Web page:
US 6136442 A
A multi-layer organic, top-surface, semiconducting dielectric overcoat, having a selected time constant permits electric field charge and dissipation at a selected rate to facilitate particulate material movement over an underlying electrode grid. The coating may be made from a first layer including an oxidant, and a second layer thereover which omits said oxidant. Each layer may further include a compound including a polymer such as bisphenol A polycarbonate, and a charge transport molecule such as m-TBD. A planarized, wear resistant, chemically stable surface, with minimized inter-electrode build-up are also provided by the overcoat.
1. An organic top-surface coating for a particulate transport electrode grid, comprising:
a first organic coating layer located over said particulate transport electrode grid, said first organic coating layer comprising:
a polymer selected from the group consisting of polycarbonate, polyvinylcarbazole, or cellulose acetate butyrate;
a charge transport agent selected from the group consisting of m-TBD, p-TBD, TM-TBD, or dihydroxy m-TBD;
an oxidant selected from the group consisting of (di-tert-butylphenyl) iodonium hexafluoroarsenate, or cation salts of TM-TBD together with silver trifluoroacetate; and
a second organic coating layer, in physical contact with and overlaying said first organic coating layer, said second organic coating layer comprising:
a polymer selected from the group consisting of polycarbonate, polyvinylcarbazole, or cellulose acetate butyrate; and
a charge transport agent selected from the group consisting of m-TBD, p-TBD, TM-TBD, or dihydroxy m-TBD;
wherein said top surface coating has a time constant, a dielectric constant, and a resistivity, said time constant, determined by the product of the dielectric constant and the resistivity, being between 1 microsecond and 100 microseconds.
2. The organic coating of claim 1, wherein said time constant is between 50 and 100 microseconds.
3. The organic coating of claim 2, wherein said dielectric constant is between 4 and 12, and further wherein said resistivity is between 1×1010 and 1×1011 ohm-centimeters.
4. The organic coating of claim 1, wherein said polymer is bisphenol A polycarbonate.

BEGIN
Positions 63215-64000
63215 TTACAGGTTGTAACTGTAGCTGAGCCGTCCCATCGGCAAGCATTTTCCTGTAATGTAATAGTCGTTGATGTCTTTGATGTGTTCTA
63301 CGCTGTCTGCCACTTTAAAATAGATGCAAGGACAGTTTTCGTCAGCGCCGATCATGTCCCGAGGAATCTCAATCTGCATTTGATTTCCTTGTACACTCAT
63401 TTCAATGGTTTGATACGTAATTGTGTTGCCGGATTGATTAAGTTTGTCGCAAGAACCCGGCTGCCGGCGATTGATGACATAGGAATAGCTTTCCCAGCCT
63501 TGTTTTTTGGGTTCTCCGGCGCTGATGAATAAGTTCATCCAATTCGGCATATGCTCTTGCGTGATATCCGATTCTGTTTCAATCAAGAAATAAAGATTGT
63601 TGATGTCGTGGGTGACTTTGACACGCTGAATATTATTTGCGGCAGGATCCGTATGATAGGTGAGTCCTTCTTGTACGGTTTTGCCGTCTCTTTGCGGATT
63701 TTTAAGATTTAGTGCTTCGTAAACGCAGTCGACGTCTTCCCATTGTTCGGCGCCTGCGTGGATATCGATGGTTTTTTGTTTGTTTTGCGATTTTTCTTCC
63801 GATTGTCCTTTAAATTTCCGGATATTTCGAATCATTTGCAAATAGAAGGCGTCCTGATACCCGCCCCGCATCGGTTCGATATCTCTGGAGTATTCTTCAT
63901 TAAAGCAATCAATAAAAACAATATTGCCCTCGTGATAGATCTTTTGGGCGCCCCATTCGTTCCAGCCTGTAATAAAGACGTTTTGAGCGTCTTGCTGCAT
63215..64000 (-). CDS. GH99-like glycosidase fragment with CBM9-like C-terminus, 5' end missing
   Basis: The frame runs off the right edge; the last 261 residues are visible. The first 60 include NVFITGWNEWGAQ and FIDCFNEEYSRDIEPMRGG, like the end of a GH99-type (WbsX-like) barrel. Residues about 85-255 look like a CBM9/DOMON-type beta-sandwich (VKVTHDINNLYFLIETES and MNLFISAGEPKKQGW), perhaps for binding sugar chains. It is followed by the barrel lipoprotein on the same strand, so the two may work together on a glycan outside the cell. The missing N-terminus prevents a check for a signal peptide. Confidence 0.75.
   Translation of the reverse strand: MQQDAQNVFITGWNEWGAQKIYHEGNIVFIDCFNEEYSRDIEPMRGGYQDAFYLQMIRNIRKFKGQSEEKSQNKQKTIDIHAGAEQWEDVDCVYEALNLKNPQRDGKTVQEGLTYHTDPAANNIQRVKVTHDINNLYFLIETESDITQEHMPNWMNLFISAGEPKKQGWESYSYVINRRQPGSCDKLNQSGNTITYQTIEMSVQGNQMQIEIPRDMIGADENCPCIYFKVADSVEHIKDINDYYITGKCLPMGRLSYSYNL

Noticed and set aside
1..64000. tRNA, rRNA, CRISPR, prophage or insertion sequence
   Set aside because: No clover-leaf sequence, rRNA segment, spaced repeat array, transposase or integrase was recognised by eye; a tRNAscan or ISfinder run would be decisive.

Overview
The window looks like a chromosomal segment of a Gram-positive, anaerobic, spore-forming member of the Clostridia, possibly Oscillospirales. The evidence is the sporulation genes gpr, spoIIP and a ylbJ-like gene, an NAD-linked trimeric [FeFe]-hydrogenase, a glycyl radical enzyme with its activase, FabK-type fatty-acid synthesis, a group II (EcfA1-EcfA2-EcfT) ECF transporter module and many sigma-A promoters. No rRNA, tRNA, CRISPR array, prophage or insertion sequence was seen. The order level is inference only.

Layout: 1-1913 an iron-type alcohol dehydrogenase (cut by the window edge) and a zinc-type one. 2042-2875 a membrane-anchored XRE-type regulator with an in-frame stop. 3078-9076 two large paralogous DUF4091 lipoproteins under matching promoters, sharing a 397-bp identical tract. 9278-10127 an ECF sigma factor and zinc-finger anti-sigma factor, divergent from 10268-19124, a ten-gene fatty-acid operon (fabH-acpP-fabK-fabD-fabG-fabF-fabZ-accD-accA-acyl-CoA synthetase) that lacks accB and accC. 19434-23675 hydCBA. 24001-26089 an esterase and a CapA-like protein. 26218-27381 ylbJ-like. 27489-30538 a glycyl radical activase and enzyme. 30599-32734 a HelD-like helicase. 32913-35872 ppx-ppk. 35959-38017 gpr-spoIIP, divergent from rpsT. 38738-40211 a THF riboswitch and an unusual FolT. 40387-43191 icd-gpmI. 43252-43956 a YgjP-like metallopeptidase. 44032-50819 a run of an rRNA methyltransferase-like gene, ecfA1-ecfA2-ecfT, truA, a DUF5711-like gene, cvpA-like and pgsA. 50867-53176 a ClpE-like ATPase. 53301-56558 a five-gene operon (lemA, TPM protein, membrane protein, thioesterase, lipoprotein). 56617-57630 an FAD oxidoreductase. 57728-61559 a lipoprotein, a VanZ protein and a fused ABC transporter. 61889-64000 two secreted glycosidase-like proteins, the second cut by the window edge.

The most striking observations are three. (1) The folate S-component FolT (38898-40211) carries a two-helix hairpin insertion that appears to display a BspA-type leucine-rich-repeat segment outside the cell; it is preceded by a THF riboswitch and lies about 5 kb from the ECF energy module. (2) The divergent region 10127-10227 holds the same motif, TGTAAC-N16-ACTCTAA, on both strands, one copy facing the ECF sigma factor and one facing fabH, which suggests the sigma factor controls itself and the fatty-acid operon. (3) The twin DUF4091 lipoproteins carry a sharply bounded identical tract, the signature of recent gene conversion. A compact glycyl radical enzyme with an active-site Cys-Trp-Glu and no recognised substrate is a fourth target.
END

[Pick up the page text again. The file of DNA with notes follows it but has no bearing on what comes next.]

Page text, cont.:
5. The organic coating of claim 1, wherein said organic coating is polished so as to have a smooth and planarized upper surface.
The present invention is related to U.S. patent application Ser. Nos. 09/163,893, 09/164,124, 09/164,250, 09/163,808, 09/163,765, 09/163,839, 09/163,954, 09/163,924, 09/163,904, 09/163,999, 09/163,664, 09/163,518, 09/164,104, issued U.S. Pat. Nos. 5,717,986, 5,893,015, 5,968,674 and 5,853,906, and U.S. patent application Ser. No. 09/128,160, each of the above being incorporated herein by reference.
The present invention relates to the field of overcoat materials, and more specifically relates to overcoat materials functioning as relaxation coatings applied on electrode grids.
There are known or proposed systems for electrostatically agitating or moving fine particulate materials, such as marking material (e.g., toner) and the like. One such system is described in U.S. patent application Ser. No. 09/163,839, in which a grid of small and closely spaced electrodes are connected to a driver circuit such that a phased d.c. travelling electrostatic wave is established along the grid. Charged particulate material is transported by the electrostatic wave in a desired direction, at a desired velocity. Other such systems cause marking material particles to be agitated from a surface so as to be proximate a receiving surface such as a photoreceptor.
It is known to encapsulate electronic devices, such as integrated circuits, in protective coatings. Such coatings may provide physical protection from scratches, and a moisture barrier between the devices and the ambient environment. However, such materials are generally not used as top-surface dielectrics. Furthermore, such insulation and passivation layers typically have very high resistivities to avoid possible electrical shorts between covered leads.